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Great Flood of '96 for Southern Oregon Coast Hit Coos Bay, Bandon in Nov

Published 02/08/23 at 7:19 AM
By Oregon Coast Beach Connection staff

Bills Creek Road washed out, leaving neighbors disconnected

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(Coos Bay, Oregon) - A mere 10 months after Oregon was ravaged by the February 1996 flood, the infamous storm that sunk entire areas of Portland and Salem, the south Oregon coast got hit with its own mega-event. The November '96 flood wasn't quite as massive, but it affected a large chunk of coast, from Florence through a bit south of Bandon, not to mention all the way over to Roseburg and other southern Oregon areas. (Above: Bills Creek Road washed out, leaving neighbors disconnected. Courtesy Bandon Historical Museum )

Still, it was big enough that local newspapers called it “The Flood of '96,” and everyone knew that it didn't mean the one in Portland that got all the TV coverage.

Even up north, this rainstorm let out a tremendous gush. Rain records were set for November 19 for Portland, Salem, Eugene and Corvallis. Some flooding occurred up there as well, including some apartments that had been flooded in the February event.

Rivers swelled somewhat in Lincoln County on the central Oregon coast, but down south, from November 17 – 19, things went nuts, especially on Monday, November 18.

That Monday, a slightly bigger storm hit the southern Oregon coast than the day before, one where more than six inches of rain fell, especially in Lane, Coos and Douglas County. 80 mph gusts created various kinds of issues. Major flooding took out chunks of Coos Bay, North Bend and Bandon. Even Florence was affected.

In fact, there, 70 mph winds knocked out power in Florence by snapping over trees that in turn clipped power lines, with the bulk of the town losing power at 6:20 a.m. Power was also out in Dunes City and Elkton. Traffic on Highway 126 was blocked by a landslide for a about one day, and other landslides plagued the Oregon coast in other areas.

In Reedsport, the US Coast Guard and sheriffs out of Lane and Douglas County were still looking for missing residents along Highway 28 on Tuesday, as well as a pair reported missing at Loon Lake. One deputy was trapped between landslides on that highway for a time.

Even through traffic had opened up on part of Highway 101 near Reedsport, authorities still asked people to stay inside because of heavy wind and rain that morning.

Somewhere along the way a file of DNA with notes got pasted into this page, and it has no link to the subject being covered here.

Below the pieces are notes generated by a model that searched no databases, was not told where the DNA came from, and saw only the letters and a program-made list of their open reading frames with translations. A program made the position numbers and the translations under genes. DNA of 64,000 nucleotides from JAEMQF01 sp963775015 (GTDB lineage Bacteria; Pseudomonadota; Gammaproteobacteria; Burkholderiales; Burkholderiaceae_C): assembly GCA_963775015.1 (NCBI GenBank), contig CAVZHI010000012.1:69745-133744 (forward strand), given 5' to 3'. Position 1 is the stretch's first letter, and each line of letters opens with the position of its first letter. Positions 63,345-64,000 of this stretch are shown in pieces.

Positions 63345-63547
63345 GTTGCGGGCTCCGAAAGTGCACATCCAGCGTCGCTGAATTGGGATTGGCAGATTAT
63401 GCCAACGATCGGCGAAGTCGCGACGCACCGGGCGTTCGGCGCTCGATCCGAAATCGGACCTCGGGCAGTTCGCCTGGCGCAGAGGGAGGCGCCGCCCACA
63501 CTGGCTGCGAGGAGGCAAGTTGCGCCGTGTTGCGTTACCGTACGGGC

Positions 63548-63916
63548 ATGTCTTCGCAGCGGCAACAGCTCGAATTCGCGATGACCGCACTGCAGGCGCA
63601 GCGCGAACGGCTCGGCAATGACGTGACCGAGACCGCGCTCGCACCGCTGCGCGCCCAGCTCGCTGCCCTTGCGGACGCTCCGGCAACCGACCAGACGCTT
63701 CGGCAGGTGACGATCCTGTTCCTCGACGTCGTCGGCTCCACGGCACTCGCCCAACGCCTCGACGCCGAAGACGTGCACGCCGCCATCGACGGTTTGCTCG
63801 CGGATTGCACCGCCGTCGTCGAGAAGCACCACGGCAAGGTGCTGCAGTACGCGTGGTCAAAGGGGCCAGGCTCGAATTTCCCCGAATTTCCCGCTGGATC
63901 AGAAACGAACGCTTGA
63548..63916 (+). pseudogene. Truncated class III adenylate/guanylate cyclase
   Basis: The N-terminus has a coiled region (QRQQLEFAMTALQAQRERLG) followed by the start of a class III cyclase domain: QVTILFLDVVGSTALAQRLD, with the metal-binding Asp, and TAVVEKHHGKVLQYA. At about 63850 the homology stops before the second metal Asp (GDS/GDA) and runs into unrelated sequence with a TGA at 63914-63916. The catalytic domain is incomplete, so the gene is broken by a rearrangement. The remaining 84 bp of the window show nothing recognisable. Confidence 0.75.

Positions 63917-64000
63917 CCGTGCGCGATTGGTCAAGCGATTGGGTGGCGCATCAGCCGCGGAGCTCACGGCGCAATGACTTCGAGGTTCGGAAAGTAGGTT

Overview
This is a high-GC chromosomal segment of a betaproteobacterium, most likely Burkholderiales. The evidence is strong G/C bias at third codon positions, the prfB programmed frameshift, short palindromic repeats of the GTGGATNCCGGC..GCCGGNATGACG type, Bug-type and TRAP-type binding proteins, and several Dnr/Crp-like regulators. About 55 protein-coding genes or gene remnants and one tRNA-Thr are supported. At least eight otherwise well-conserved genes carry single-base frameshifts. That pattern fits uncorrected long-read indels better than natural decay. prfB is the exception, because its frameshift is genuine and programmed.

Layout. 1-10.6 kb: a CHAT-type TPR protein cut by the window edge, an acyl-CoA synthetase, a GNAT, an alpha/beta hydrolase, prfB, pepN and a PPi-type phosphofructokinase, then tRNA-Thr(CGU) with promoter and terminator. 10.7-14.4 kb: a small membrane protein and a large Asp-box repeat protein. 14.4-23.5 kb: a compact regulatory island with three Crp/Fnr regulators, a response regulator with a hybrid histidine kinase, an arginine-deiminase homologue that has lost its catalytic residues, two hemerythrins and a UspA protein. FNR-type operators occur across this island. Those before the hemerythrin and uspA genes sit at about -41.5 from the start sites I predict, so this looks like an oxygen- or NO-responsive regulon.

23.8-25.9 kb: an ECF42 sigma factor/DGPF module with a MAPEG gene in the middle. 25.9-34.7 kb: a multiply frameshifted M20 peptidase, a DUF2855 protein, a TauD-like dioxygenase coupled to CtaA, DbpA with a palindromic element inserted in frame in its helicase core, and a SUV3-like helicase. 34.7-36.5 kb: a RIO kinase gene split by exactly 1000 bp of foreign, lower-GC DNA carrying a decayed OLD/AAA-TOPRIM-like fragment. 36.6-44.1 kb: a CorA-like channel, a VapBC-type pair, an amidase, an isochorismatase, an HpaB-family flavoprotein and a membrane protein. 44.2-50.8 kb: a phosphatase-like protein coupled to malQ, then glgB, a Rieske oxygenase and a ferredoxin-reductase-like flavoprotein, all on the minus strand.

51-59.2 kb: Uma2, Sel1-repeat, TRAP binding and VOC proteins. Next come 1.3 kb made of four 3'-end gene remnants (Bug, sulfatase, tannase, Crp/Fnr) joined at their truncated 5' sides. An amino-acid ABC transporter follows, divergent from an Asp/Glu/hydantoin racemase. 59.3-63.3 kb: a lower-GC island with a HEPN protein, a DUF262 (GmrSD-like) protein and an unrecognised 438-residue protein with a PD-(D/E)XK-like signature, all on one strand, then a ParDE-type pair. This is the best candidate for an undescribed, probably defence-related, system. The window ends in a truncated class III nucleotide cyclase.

Farther south, however, is where it all got really hairy. By Tuesday night, authorities were looking at more winds and rain, and now soaked and weakened hillsides posed threats all over. State Police worried about elk hunters in south Oregon coast forests as they weren't sure how many there were out there. Up the Coquille River, a massive landslide took out the road and power poles near Powers, and EMT's soon found themselves searching for a group of panic-stricken teens stuck in a home behind one of the slide areas. They were found and uninjured.

Landslides shut down roads up the Coos River, down at Humbug Mountain, and in numerous other areas.


Coos Bay during King Tides, courtesy Robert More

In Coos County, winds did their worst, as did the flooding. The county declared a state of emergency late on the 18th, and even the National Guard was standing by. Cape Blanco saw winds over 80 mph, and some 6,000 people between Bandon and North Bend were without power.

Farms just east of Bandon turned into lakes of muddy water at times, Cape Arago Highway was closed at Sunset Beach because of high water, and the official report has the Coquille River 9 feet above flood stage at one point.

Mingus Park in Coos Bay was a small lake for a time.

In Bandon, the famed Bandon Cheese Factory (now the Face Rock Creamery) was closed as water started flooding in the back door from Ferry Creek. It had risen some 12 inches in a half hour. Employees inside rushed around to close doors, shore up certain areas and shut off electricity, as a lone customer stood outside nibbling on ice cream under the overhang.

Downtown Bandon itself flooded with more than two feet of water, and even the bridge became threatened at one point.

A post-event analysis done by the US Geological Survey in 2004 said this was a 50-year flood event.

SOURCES: Newspaper reports from November 19 - 28, including The World, Albany Democrat-Herald, Statesman Journal.

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Andre' GW Hagestedt is editor, owner and primary photographer / videographer of Oregon Coast Beach Connection, an online publication that sees over 1 million pageviews per month. He is also author of several books about the coast.

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